A new study has found that children with autism are more likely to develop childhood obesity

A new study by the Children’s Hospital of Philadelphia, the University of Pennsylvania, Thomas Jefferson University and five other research centers have found that children with autism and other developmental disorders are much more likely to be overweight or obese. The study focused on children between two and five years old and included almost 2,500 children. The results of the study were published recently in the Journal of Pediatrics.

Autism and ObesityThe authors of the report say that this is the first study of its kind which shows that children with Autism Spectrum Disorder (ASD) and other young children with developmental disorders or delays face significantly higher risks of becoming obese or overweight. The more severe the symptoms or, the higher the level of impairment is, the higher the risks are.

The research from this study can be used by both health providers and parents to better educate people about the potential health risks facing children with ASD. The study found that children who had autism were as much as 57% more likely to become overweight or obese than those that don’t have autism. While those with ASD symptoms were 70% more likely than their neurotypical peers to suffer from excessive weight. Children with other developmental delays or disorders such as Down syndrome, ADHD, and speech delays among others were 38% more likely to suffer weight problems.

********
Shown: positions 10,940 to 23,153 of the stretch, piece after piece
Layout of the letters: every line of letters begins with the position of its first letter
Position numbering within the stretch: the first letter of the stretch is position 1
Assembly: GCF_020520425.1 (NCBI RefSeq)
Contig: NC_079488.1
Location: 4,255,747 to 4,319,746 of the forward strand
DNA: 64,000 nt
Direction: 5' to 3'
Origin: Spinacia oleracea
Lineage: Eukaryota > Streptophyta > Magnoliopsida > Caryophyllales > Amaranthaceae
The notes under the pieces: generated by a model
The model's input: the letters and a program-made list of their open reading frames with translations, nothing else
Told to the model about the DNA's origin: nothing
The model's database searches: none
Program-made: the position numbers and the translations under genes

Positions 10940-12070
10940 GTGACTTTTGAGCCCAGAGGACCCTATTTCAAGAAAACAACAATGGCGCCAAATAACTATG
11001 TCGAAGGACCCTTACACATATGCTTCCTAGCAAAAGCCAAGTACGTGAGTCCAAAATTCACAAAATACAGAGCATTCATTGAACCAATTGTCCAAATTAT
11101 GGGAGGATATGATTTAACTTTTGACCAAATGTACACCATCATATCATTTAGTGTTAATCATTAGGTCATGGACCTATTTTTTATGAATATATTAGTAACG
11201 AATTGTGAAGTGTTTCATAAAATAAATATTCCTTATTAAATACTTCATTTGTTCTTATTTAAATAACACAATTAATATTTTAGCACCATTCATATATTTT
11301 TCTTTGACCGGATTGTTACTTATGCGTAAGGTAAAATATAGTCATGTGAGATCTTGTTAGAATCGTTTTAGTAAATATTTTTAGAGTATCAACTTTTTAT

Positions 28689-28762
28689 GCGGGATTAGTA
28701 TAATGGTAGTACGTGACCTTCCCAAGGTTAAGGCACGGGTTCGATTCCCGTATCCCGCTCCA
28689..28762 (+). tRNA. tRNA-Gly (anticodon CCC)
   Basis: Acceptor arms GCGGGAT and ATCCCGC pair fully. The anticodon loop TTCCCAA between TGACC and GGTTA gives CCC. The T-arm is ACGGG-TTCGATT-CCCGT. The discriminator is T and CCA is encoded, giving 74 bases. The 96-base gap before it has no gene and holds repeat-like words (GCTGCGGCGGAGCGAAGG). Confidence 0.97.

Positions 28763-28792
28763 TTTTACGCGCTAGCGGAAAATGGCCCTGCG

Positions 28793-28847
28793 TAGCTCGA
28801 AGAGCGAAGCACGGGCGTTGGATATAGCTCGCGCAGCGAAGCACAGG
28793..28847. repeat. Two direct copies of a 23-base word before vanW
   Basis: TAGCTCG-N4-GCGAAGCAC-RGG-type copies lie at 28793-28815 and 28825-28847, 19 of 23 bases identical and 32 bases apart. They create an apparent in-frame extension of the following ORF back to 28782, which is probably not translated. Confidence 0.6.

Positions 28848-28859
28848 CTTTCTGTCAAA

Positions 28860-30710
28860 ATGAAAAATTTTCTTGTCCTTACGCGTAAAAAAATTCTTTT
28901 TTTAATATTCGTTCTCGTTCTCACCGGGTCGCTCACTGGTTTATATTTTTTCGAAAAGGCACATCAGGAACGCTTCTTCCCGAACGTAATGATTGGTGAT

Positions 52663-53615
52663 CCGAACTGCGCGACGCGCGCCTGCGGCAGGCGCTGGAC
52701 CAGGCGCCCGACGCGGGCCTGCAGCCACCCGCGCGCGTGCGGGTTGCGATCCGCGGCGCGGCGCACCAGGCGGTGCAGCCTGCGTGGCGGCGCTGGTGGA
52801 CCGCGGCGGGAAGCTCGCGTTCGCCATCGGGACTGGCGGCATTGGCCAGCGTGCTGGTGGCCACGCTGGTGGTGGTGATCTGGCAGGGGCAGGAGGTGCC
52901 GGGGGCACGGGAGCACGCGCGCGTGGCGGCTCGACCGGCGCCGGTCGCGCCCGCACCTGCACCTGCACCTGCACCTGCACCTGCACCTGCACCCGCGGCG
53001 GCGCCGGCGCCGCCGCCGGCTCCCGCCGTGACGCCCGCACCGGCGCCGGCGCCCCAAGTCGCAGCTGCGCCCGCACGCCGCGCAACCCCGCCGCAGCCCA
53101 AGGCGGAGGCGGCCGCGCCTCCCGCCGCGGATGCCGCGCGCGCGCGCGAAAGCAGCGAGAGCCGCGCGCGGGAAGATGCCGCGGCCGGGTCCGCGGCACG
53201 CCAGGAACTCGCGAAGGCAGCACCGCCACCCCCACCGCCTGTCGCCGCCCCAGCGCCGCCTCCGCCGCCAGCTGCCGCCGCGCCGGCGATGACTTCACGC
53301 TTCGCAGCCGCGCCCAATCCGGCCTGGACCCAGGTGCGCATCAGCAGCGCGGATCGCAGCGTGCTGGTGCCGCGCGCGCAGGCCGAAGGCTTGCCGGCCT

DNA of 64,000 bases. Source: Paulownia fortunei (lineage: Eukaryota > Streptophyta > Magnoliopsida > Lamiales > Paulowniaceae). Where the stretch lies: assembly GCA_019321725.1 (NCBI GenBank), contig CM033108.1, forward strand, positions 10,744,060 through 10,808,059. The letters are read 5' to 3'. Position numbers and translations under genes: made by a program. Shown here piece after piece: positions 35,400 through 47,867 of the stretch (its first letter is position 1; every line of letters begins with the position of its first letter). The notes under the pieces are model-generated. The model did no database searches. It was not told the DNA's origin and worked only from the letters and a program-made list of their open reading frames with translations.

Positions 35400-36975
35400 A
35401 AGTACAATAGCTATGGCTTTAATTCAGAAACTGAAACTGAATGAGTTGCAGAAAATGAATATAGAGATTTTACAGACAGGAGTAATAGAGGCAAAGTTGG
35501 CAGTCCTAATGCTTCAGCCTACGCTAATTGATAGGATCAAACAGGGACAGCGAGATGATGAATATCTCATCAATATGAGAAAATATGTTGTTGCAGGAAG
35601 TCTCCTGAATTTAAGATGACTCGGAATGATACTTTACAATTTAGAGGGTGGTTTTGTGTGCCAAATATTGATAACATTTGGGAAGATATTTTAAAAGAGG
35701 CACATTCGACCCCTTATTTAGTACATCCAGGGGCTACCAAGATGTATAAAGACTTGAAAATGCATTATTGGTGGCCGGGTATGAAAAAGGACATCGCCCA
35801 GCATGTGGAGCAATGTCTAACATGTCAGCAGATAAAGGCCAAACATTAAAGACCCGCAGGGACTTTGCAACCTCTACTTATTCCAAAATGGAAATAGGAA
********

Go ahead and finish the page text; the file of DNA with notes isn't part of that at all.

These findings make it clear that monitoring these children for excess weight gain at an early age is critical, and that prevention efforts should be expanded to include not just children with ASD, but those with other developmental diagnoses as well,said Susan E. Levy, the lead study author and medical director of the Center for Autism Research at CHOP.